Logical Fallacies - Non-Sequitur: "Anything Can be Taken Apart and Criticized"

"Anything can be taken apart and criticized" is a non-sequitur. In the 'world of logical fallacies,' this simply means that 'this does not follow." The person who utters the non-sequitur of "anything can be taken apart and criticized" often uses this as a reason to avoid discussion, hold faith, justify a belief, discredit criticism, etc, but this 'move' is not a legitimate one at all. I often also hear this as 'philosophical sour grapes' when people try to discount philosophy by saying things like "There are just so many ideas out there and it's just a matter of how you look at things. Philosophy gets us nowhere because it just shows us that anyone can argue that everything we think is wrong."

In a recent Facebook discussion, someone posted what is called 'The Argument From Desire' by popular Christian apologist C.S. Lewis. I typically don't respond to others' statuses, but felt the need to do so this time and hoped for some productive discussion. After noting several objections, a person resorted to the defense of "I just have faith and don't debate. Anything can be taken apart and criticized." I've written a 26 page paper for my Philosophy Capstone class addressing faith and reason, so I won't go into much of what I've already written and discussed here, but rather will discuss why "anything can be taken apart and criticized" is fallacious in this post.

"Anything can be taken apart and criticized" is no good reason to hold a belief, defend a belief, or not hold a belief. When we're concerned with holding justified true beliefs, as all of us hopefully are, we should evaluate the evidence and come to reasonable conclusions after examining what people say who hold contrary opinions to own own, examining our own reasons for holding beliefs, and a fair amount of general research.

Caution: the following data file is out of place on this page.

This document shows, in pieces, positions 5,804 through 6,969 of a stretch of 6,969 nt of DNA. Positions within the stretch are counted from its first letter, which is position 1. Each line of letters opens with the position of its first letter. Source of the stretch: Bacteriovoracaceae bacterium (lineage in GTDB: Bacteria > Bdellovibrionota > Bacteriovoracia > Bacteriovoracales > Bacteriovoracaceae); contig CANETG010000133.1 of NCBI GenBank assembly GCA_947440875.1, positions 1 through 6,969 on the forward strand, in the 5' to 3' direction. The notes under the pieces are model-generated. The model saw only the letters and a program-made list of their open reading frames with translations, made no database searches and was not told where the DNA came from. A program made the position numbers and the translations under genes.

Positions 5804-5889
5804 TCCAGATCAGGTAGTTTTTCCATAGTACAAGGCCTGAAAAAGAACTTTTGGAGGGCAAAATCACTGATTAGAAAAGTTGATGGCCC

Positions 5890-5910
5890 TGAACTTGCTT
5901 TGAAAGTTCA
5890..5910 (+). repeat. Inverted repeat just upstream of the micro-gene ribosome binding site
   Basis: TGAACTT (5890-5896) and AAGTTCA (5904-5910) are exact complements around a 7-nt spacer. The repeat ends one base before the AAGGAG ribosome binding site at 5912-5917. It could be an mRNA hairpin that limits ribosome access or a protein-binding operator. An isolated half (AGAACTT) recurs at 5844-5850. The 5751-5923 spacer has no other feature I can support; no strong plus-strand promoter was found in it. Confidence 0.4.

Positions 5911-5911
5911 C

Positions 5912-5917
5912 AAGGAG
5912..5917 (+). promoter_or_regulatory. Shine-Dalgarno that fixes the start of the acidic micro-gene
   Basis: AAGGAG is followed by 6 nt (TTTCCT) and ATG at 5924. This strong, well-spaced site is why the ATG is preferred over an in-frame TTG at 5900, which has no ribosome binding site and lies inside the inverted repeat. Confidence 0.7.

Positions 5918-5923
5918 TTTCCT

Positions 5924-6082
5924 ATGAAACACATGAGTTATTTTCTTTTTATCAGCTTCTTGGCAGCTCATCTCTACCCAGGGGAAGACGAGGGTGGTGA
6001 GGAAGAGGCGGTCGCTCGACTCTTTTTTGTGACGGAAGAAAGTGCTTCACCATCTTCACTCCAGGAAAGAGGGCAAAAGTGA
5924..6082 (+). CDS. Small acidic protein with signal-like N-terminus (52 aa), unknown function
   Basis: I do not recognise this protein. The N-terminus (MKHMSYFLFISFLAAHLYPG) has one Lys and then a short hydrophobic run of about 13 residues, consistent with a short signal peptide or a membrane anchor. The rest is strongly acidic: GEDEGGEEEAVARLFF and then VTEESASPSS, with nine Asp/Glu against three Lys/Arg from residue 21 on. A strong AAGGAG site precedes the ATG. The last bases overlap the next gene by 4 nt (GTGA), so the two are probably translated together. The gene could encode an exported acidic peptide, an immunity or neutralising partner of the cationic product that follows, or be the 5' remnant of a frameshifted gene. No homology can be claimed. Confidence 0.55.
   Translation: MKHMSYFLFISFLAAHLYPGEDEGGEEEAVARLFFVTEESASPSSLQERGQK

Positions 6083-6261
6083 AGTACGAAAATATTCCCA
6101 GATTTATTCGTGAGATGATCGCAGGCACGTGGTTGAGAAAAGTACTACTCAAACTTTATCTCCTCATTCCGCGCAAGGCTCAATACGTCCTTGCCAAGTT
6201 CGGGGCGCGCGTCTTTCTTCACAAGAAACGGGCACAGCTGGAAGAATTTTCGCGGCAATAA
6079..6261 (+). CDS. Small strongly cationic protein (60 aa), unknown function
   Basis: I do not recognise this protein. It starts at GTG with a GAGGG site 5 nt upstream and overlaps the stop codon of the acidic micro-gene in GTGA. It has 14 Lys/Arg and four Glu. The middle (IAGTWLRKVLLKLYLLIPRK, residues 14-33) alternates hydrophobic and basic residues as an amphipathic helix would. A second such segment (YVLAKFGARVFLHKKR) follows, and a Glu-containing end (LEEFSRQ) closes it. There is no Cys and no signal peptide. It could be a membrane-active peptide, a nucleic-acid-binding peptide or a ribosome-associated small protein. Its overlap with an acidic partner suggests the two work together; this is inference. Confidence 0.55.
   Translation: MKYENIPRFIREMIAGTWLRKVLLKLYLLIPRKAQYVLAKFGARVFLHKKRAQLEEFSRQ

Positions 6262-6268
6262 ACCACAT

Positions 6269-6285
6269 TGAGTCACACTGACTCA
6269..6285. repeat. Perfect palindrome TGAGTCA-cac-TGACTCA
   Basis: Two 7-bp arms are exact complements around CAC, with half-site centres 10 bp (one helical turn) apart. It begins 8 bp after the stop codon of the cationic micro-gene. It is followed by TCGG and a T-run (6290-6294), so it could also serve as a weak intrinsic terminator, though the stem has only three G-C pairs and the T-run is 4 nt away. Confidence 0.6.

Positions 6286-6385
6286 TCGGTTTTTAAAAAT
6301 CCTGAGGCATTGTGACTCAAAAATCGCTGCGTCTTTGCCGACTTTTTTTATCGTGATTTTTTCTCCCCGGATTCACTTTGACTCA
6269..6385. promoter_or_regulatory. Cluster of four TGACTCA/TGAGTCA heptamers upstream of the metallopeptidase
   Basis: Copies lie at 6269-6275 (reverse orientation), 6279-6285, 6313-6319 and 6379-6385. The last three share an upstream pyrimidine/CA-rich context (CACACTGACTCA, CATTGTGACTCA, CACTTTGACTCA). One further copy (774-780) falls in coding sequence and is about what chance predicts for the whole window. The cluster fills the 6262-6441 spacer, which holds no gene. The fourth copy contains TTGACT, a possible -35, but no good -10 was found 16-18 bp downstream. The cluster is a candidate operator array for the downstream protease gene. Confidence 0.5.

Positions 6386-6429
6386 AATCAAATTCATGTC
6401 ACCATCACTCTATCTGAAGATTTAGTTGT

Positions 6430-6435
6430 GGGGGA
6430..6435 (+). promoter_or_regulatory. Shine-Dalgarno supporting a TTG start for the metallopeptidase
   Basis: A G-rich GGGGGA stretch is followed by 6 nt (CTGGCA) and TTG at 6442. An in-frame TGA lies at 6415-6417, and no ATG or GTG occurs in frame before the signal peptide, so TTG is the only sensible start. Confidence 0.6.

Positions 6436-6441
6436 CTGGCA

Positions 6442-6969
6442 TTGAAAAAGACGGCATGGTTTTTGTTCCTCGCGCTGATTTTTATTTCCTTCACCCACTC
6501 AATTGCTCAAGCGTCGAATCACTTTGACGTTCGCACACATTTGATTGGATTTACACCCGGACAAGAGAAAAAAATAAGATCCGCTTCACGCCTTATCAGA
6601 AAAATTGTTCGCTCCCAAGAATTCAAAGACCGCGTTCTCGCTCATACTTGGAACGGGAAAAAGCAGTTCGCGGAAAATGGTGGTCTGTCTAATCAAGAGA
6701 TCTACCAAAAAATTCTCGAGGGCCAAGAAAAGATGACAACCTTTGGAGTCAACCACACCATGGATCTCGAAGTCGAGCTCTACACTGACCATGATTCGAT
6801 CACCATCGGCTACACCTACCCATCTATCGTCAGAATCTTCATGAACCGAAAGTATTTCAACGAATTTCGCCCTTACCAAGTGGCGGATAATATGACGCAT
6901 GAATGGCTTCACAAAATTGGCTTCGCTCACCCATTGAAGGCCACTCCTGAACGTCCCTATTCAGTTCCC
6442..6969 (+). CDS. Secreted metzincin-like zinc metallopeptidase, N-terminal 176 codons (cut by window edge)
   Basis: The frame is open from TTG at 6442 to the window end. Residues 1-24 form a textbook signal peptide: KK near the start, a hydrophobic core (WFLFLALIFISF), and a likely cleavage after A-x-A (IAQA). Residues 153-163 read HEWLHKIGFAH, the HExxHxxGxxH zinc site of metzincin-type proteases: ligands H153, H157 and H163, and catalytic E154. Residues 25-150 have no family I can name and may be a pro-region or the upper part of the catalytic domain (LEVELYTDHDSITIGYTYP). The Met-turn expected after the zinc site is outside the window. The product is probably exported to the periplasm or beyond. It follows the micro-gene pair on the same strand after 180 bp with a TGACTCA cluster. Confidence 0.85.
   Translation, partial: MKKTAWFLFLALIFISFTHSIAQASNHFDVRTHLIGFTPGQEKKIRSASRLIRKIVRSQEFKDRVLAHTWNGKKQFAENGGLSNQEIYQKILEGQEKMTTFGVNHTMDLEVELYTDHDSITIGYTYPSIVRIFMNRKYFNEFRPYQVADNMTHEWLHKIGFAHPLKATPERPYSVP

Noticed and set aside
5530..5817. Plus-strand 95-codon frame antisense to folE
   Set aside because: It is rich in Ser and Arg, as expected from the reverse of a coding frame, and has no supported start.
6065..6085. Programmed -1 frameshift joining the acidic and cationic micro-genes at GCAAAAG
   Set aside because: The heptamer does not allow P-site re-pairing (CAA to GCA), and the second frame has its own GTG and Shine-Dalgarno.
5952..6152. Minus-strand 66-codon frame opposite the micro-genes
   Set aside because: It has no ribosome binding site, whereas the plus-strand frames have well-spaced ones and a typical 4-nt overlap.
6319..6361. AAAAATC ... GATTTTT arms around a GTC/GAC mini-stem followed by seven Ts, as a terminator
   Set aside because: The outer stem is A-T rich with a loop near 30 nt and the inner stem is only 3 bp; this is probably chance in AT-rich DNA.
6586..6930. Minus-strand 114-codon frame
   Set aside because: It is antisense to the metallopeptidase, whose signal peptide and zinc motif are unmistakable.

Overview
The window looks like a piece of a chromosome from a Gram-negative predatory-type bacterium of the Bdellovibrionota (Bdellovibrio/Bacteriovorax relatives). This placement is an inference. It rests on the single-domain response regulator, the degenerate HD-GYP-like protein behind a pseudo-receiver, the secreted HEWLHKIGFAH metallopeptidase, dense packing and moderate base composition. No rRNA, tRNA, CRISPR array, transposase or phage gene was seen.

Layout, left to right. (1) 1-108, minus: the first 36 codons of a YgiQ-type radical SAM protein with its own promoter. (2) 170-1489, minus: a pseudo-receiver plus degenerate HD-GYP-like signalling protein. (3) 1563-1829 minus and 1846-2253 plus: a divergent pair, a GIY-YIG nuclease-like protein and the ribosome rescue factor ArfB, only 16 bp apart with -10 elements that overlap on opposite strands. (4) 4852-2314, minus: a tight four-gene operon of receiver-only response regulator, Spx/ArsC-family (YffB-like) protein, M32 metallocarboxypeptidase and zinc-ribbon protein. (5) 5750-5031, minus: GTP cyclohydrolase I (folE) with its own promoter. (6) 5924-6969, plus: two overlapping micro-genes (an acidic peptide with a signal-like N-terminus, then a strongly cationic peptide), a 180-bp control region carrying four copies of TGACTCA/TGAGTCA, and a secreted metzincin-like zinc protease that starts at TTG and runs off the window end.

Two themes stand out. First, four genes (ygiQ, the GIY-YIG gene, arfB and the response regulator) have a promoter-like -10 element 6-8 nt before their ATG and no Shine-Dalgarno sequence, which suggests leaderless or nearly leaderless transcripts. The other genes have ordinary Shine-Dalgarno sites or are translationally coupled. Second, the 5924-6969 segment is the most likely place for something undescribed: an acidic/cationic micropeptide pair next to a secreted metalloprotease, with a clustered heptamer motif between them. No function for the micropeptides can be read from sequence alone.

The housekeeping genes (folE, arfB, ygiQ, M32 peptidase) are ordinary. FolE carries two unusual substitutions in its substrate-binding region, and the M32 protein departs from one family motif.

While statements or beliefs can be take apart and criticized, this does not entail that there is a lack of good reasons to justify beliefs. Many people, known as anti-vaxxers, 'take apart and criticize' the idea that vaccines are safe and a great idea for children, but this does not make their opinions legitimate or force us to be agnostic on the issue of vaccines. There is a tremendous amount of evidence to suggest that vaccines are effective and the case, mostly started by Andrew Wakefield, has been profoundly discredited. The evidence should lead us to a well-justified conclusion; vaccines do not cause autism and are safe. We should be concerned with whether the criticisms are good ones that have merit. Anyone can criticize ideas, but this should not undermine reason.

Interestingly enough, Lewis' argument (and many others with conclusions of "The Christian god exists" or even "a god exists") are giant non-sequiturs or contain non-sequiturs. Popular arguments such as the Kalam Cosmological Argument or the Fine-Tuning Argument have, again and again, been demonstrated as being profoundly fallacious, but even if we were to accept that the premises are true, it does not follow that the Christian god or any god exists. Why should we believe that the Christian god or any god created the universe as opposed to some extraterrestrial intelligence, a time traveler, or something else? Furthermore, 'something created the universe' does not entitle us to posit a god just because it seems to fit into the gap that we don't understand.

"Anything can be taken apart and criticized" is a non-sequitur; nothing follows from this premise...and certainly not "Therefore, I have justification in holding this position and one opinion is not worth any more than any others." Instead of making excuses for the beliefs we hold and trying to evade discussion, we should provide reasons for the beliefs we hold or at the very least understand our own reasons, search for others' opinions, and value justified true beliefs. It's a very good thing that many things can be taken apart and criticized because this means that we have the opportunity to revise our beliefs , think why we hold beliefs, and discuss ideas in open forums like this one.

For more discussion, please visit the following links and other posts in my "Logical Fallacies" series:

Do we have the "Right to our own opinion?" Philosopher Dr. David Kyle Johnson discusses.

My Capstone Philosophy paper, "A Defense of Reason"

Other blog posts of mine dealing with logical fallacies:

"Critical Response to John Haught's Speech at King's College" (Evolution and Faith: What's the Problem?)